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A Study Just Found a Disturbing Common Thread Among Cities Where Trump Held His Campaign Rallies

(Photo by Mark Wallheiser/Getty Images)

A study published Friday found correlation between presidential campaign rallies for Republican Donald Trump and increases in violence in host cities. Those holding a Trump rally saw an average of 2.3 more violent assaults reported on the day of the event than on an average day.

The researchers at Perelman School of Medicine at the University of Pennsylvania found Hillary Clinton rallies showed no increase in assaults according to the results published in Epidemiology.


"News media sources reported there were violent incidents at some campaign rallies, but it was difficult to gauge whether there really was a systematic problem, and if so, how many additional assaults were associated with each rally," said lead author for the study, Christopher Morrison, PhD and Masters of Public Health.

To prevent similar violence in the future, it is important to understand the underlying causes of this behavior, perhaps including the role that political rhetoric might play in normalizing or promoting violence."

Rallies in the study were confined to open invitation events that occurred after Donald Trump and Hillary Clinton declared their candidacies in spring 2015, but before the U.S. Presidential Election on November 8, 2016. They each featured a speech by Trump or Clinton and did not coincide with any party primary election in the same state as the rally.

"This research provides evidence that this increase in assaults is associated with candidate Trump's rallies leading up to the election," said senior author Douglas Wiebe, PhD, an associate professor in Epidemiology.

Violent language may have affected the mood and behavior of rally attendees, as well as those exposed to the rally through news reports and social media."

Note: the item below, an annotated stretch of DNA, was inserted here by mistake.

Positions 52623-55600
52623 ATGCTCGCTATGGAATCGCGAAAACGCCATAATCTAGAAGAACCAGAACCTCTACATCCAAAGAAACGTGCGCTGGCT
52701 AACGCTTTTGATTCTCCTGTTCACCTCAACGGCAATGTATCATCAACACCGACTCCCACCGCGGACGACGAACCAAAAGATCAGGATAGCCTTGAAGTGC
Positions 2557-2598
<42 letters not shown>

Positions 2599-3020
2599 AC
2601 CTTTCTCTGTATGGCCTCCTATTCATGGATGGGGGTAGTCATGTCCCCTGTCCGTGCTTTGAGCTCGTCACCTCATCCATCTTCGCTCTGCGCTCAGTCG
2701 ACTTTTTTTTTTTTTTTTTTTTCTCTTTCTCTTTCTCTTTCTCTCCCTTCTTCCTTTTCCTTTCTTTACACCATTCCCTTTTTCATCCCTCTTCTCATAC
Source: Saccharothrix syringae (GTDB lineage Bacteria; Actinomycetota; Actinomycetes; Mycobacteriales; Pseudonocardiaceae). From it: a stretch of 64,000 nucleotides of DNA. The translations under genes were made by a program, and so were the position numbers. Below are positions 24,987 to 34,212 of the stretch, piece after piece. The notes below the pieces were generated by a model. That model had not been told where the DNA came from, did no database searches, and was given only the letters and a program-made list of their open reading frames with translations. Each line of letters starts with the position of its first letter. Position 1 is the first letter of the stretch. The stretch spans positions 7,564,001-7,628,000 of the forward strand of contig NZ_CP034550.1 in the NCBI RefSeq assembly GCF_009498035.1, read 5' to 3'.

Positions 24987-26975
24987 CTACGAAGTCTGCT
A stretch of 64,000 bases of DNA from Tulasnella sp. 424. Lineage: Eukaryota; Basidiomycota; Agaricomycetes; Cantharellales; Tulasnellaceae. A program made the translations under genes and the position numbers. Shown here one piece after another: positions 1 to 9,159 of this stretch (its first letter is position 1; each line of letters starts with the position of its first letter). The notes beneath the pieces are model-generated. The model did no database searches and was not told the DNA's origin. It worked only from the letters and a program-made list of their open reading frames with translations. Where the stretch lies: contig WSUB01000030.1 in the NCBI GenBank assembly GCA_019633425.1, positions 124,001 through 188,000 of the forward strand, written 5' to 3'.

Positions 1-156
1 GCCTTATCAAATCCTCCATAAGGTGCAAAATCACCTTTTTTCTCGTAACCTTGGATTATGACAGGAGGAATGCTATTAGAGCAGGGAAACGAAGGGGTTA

“It appeared to be a phenomenon that’s unique to Donald Trump’s rally,” added Morrison.

During a rally in Cedar Rapids, Iowa, then candidate Trump remarked he would "knock the crap out of" would-be hecklers at the event. In the month of March 2016 alone, a planned Chicago Trump rally was canceled due to violence, at a rally in North Carolina an anti-Trump protester was punched and another was assaulted at a rally in Arizona.

Stories of violence at Trump rallies plagued the president's campaign. Many pointed to statements made by the candidate himself.

“Maybe he should have been roughed up,” Trump said of a protester who was reportedly punched and kicked in November 2015. A few months later, Trump remarked,

I’d like to punch him in the face, I’ll tell ya.”

At one rally Trump even offered to pay legal fees for any of his supporters arrested for assault during the rally.

To determine whether an actual shift in violence occurred, the researchers compiled a list of 31 Trump rallies and 38 Clinton rallies held in cities with online assault data. They compared total reported assaults on the day of a rally to those reported on the corresponding day of the week for four weeks before and after the event.

Cities in the study reported an average of 19.4 assaults. On the day of a Trump rally, that number rose to 21.7 violent assaults. The pattern held consistently even when researchers controlled for the influence of factors like population, data source and the day of the week.

Two potential causes for the increase in violence were offered by the researchers. One offers a direct correlation between the rallies and assaults, resulting in clashes at or near the rally venue. The second points to a phenomenon known as "social contagion". Social contagion refers to attitudes and actions influenced by reports in media, including social media. Aggressive language by Mr. Trump and violence from his supporters or his opponents might have influenced people elsewhere in the city.